The Negotiating Camps

So, far from being an easy compromise, today’s debt ceiling fight is really a fight over three very basic political and economic questions:

  1. How big should government be?
  2. Can government spending stimulate the economy?
  3. If you cut government spending, does that hurt the economy?

We have four basic camps in the debt ceiling negotiations today:

  • The Republican Party – they believe that government should be smaller, they like government spending, but not as much as the Democrats, they’re wary about making huge cuts to government, and they feel like they can’t trust the Democrats to follow through with spending cuts (the whole “fool me once, shame on you; fool me twice, shame on me” thing).
  • The Tea Party – they believe that government should be small, that government spending doesn’t do any good for the economy, and that we can safely cut government spending, and the private sector will pick up the slack.
  • The Democrat Party – they believe that government should be bigger, they love government spending and think it’s a stimulus to the economy, they loath making cuts to government, and aren’t too worried about increasing the government debt.  This is evidenced by the president’s earlier plea for a “clean debt limit increase.”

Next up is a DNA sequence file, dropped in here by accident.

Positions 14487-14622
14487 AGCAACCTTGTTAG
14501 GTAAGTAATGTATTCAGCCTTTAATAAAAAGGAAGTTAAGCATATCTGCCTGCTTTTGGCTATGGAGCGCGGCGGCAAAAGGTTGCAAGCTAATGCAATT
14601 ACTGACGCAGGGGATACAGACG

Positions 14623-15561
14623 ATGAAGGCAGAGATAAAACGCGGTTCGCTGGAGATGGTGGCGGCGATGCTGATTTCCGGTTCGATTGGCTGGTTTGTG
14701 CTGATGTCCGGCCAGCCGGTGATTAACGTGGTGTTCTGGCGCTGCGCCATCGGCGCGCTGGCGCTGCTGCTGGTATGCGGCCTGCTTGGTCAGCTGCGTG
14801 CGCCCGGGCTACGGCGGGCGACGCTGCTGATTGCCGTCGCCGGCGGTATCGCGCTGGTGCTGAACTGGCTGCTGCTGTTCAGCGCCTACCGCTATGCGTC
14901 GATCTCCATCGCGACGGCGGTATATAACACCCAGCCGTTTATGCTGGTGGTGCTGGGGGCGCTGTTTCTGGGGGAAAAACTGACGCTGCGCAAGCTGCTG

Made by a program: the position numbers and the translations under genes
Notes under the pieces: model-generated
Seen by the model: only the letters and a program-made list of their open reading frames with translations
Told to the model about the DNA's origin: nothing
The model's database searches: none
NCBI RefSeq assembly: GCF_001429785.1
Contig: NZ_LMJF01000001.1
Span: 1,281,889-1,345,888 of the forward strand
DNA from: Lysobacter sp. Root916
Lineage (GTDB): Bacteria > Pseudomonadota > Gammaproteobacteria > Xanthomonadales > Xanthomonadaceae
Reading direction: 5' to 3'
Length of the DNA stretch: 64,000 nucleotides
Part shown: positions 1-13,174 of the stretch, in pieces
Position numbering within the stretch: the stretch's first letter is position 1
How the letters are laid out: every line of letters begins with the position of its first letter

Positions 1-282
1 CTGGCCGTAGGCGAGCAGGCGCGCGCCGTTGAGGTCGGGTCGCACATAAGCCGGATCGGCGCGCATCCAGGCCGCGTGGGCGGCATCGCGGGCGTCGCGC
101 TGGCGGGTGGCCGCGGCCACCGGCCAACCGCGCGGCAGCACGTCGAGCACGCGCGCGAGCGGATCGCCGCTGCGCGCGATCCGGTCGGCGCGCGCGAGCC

• Mitch McConnell – the Senate Republican leader would prefer that Congress not have to deal with this, and would allow President Obama to increase the debt limit unilaterally three times.  His reasoning is that this would give the president enough rope with which to hang himself.  I guess President Obama would increase the debt, people would see how bad that was, and put him out of office?  Maybe it would hasten our economic path toward Greece. Yes, yes, I know; “Mitch McConnell” isn’t so much a “camp” as a person, but there’s quite a few media types backing this plan, so I thought I’d include it.

Questions: How would YOU solve the debt limit crisis?  What would your plan look like?  Do you identify with any of the four groups listed above?  You can leave your comments by clicking here.

  • Pious_Ted


    I am curious where you got your annual federal budget deficit data from 2007 – 2010.  I don’t believe all those numbers are correct.  For example, the federal budget deficit in 2009 was much larger than $407 Billion.

    • Robert Ewoldt

      You’re right; I was using the estimated numbers from the originally
      submitted budget, not the final, actual numbers. I’ve corrected it, and
      expanded it to include all of Bush’s final term (to be fair).

    • Robert Ewoldt

      Now, I’ve used different media artcles (primarily Bloomberg and the WSJ) to
      get my numbers, and confirmed them with two sources. Thanks for the catch.

      • Pious_Ted